So, as a company ventures out beyond the scope of its usual method of doing business, it is important to sit down with an insurance broker to discuss the operational changes, identify potential risks and procure insurance policies that adequately protect the company from these risks.


Depending on the location of a project, certain marine projects require security measures that are not present in most land-based jobs. For example, if a company is working on a project at a marine facility that is regulated by the Maritime Transportation Security Act, it may have to have its employees obtain a transportation worker identification credential (TWIC) from the Transportation Safety Administration (TSA).

Although it is not difficult to obtain a TWIC card, this takes time. Since a TWIC card is required for any employee who needs unescorted access to a covered facility, employees may not be allowed on site until they are properly certified. A little advance planning will help companies to avoid an embarrassing project shutdown or delay caused by having a workforce that has not been approved by the TSA.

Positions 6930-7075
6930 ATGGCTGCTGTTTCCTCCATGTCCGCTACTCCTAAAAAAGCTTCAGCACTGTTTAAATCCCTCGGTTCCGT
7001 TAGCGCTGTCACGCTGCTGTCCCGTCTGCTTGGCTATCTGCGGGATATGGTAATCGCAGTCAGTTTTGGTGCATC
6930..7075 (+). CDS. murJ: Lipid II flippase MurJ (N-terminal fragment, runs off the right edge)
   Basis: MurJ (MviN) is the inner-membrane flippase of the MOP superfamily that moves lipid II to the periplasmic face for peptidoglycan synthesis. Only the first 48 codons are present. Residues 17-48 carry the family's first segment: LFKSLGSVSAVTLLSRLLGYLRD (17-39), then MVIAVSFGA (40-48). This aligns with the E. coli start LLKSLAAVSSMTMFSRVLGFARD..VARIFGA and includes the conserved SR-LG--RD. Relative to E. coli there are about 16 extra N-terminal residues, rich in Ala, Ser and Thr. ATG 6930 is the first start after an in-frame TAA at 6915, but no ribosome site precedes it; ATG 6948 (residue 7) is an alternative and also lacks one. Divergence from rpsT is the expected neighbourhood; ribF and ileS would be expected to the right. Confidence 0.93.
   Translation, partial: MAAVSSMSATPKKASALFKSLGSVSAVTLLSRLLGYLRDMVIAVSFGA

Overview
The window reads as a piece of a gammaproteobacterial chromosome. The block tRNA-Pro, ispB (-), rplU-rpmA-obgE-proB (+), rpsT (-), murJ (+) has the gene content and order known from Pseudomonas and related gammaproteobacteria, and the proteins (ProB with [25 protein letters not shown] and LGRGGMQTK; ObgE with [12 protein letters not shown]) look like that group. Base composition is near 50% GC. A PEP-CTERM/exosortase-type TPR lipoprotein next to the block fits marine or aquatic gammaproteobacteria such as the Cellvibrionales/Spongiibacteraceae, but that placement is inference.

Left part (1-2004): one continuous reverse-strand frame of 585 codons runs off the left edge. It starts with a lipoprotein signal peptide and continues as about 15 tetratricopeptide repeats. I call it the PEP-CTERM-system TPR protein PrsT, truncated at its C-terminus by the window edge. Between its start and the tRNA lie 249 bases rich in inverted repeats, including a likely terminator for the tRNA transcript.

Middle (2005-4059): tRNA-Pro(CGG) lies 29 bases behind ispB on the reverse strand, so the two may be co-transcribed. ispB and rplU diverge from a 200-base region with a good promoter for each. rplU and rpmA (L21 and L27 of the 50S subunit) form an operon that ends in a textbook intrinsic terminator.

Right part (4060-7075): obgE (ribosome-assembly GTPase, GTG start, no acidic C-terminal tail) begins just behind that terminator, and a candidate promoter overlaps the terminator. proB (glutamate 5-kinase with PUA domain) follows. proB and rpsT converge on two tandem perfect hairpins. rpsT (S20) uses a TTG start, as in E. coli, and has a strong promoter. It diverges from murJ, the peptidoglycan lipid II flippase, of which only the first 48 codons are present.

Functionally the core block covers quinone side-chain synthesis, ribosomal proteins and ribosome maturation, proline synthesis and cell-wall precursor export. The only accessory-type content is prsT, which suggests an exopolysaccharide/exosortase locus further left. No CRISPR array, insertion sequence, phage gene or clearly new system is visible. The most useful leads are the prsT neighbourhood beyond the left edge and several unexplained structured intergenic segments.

Although expansion into new service areas provides an excellent opportunity for a company to grow its business, it also exposes the company to new risks that may not have been present in the past.

None of these potential risks should prevent a company from growing its business, as these issues can be easily mitigated by determining how the changes affect its risk profile. Once potential risks have been assessed, it can determine how the operation can be modified to manage these issues.

As such, planning on the front end can protect a company from future surprises.

For further information please contact Lawrence R DeMarcay at Fowler Rodriguez by telephone (+1 504 523 2600) or email ( The Fowler Rodriguez website can be accessed at